But I’m all in favour of teaching the very broad basics of law at school. Law should be part of a compulsory Civics and Economics GCSE that would also cover basic personal and business finance – loans, mortgages, interest rates, the consequences of debt, tax, inflation, market indices and so on.

Basic understandings of how the law – civil and criminal – actually works and how money works seem to be missing in most school leavers, whatever their level of academic achievement.

(29)(0)

Not Amused

Agreed. I’d even teach constitutional law from ages 11/12.

Not teaching Criminal Law, yet making children liable from age 10, seems remarkably reckless for any modern society.

(37)(0)

Dale

s20 is when you’ve been rudeboi, s18 is when you’ve been proper rudeboi.

(61)(0)

Phwopa rudeboi

Top bantz. 10/10.

(8)(2)

Anonymous

18/20, surely?

(19)(0)

Nizzle

Dindu nuffin mate.

He walked into my fist, like… several times, innit?

(1)(0)

Lord Lyle D'Antiquities et Objets Du Vertu

Re the dialogue between Anon of 949 and Not Amused. I would make Rhetoric and Empirical Logic , compulsory to O-Level. Antiques et Objets du Vertu should probably be compulsory too. As for A-Levels, I would say the student is old enough to make his own choice. I did a mix of 5 A Levels, but some may choose only 3, all in sciences. It’s up to them.

(1)(3)

Bad ass paralegal

I studied law at A level despite the rumours that universities prefered us not to and I am so glad I did! It helped enormously and took the pressure off my first year as I already had a really good grasp of the subject and knew that I wanted to continue with it. Each to their own but I found it very helpful!

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Tyrion

You’re a paralegal so not sure how that worked out for you mate. I’m sure that A Level in law was well respected at Middlesex but with the big boys and girls it goes down about as well as Media Studies and Critical Thinking.

(10)(18)

Anonymous

If you had a media studies A’level you could pretty much run legal cheek, as you’d be more qualified than anyone else there

(5)(2)

MC (donalds) trainee

I did A level law as I wanted to get a taste for the topic before spending three years and a large amount of money on a degree. I had offers from five fairly decent RG unis (including Durham and UCL) and feel like I’ve done relatively well for myself since.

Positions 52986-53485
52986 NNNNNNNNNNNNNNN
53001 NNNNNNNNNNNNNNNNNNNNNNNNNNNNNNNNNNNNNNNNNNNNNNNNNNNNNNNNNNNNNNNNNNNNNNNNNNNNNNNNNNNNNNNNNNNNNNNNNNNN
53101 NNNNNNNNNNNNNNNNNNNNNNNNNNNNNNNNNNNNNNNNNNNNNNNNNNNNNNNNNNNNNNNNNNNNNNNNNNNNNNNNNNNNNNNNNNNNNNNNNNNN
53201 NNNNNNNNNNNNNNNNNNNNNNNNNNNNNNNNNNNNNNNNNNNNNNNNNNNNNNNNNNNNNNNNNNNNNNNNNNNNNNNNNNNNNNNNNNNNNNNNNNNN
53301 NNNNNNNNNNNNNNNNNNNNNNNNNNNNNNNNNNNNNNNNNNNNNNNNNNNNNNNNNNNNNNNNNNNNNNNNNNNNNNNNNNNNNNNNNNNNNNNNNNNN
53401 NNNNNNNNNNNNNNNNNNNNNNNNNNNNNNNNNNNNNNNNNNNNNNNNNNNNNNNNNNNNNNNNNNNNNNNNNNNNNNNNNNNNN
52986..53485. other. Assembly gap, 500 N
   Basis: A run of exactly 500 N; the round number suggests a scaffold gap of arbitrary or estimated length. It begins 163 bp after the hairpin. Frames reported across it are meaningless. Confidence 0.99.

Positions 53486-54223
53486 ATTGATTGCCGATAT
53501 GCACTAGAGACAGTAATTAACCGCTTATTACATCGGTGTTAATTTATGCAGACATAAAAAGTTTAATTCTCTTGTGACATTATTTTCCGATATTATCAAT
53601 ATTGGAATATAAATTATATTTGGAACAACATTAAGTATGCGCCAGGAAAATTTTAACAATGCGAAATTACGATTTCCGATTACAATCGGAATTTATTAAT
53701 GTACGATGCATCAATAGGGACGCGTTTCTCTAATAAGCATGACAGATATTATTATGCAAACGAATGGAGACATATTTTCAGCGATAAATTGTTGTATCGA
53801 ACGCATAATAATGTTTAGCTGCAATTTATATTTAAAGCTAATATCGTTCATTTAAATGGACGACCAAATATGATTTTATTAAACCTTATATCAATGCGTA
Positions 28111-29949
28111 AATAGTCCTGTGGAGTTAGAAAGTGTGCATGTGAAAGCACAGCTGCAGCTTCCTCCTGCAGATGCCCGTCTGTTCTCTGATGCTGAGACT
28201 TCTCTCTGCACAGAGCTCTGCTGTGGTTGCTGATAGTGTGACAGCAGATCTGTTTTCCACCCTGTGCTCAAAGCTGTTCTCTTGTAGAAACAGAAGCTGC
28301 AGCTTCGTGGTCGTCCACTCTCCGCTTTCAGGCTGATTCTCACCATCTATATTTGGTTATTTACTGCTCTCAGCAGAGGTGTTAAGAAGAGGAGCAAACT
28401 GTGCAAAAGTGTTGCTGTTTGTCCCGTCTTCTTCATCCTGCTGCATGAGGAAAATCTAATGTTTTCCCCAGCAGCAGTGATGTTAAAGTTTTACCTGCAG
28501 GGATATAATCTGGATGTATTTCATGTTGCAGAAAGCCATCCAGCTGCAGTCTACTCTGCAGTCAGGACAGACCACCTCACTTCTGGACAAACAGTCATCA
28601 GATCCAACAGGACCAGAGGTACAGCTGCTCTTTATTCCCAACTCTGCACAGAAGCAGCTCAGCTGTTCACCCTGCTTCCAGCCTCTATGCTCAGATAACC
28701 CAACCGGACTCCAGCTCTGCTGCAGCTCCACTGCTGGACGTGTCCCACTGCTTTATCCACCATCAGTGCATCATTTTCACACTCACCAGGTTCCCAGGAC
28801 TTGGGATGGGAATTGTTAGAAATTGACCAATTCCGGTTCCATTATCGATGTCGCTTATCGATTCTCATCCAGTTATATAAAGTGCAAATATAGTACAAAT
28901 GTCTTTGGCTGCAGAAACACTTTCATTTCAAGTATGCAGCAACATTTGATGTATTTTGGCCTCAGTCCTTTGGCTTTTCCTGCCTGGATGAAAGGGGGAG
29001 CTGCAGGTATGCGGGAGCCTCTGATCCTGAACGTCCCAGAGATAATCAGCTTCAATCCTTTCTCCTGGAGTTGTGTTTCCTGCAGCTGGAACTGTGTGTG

IMO it does not give a student any advantage at application stage, but, with the exception of LSE, I don’t think it will handicap you either. I was going to say Oxbridge as well as LSE, but I know of a few people who went to Oxford and had studied it as an A level.

(7)(0)

Anonymous

I wouldn’t choose solicitor advocate as the best solution to the solicitor/barrister question.

(1)(0)

Anonymous

*I WOULD not wouldn’t (pred text error)

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Anonymous

A level law is useful if you’re a certified roadman

(10)(0)

Lyle

Anon of 11.48. Why would you not choose ‘solicitor advocate’ as the best ‘solution’ to the solicitor/barrister question? Surely solicitor advocates are both solicitors and counsel? To wit, both barristers and solicitors simultaneously.

(1)(2)

Anonymous

It was a typo :(. I would choose solicitor advocate.

(0)(1)

Scouser of Counsel

I did A-level law and found it very helpful for understanding the basics when I got to University. I would ignore the naysayers and do it. It will also give you an idea of whether or not you will enjoy the subject, rather than just liking the idea of it.

But then I did go to a red-brick, so this advice might not be universally applicable.

(0)(2)

Anonymous

There’s actually very little difference between a Barrister Litigator and a Solicitor Advocate!

Look it up, boys and girls.

(1)(3)

Oxbridge First Chancery Pupil

So didn’t progress much beyond Pre-school level, then, Scousey?

(0)(1)

Sunny

Pleasing you should think of soeithmng like that

(0)(0)

Lyle of Reality

Dear Kidz, employers don’t really care what you did at A-Level. It’s your degree they are interested in and you as a person.

(2)(0)

Lyle of Professional Fusion

Anon of 427.
There’s still loads of difference twixt a barrister and a solicitor advocate. A barrister can only do barrister stuff (apart from the direct access scheme) but a solicitor advocate can do everything a barrister can, on top of everything a solicitor can.

(1)(3)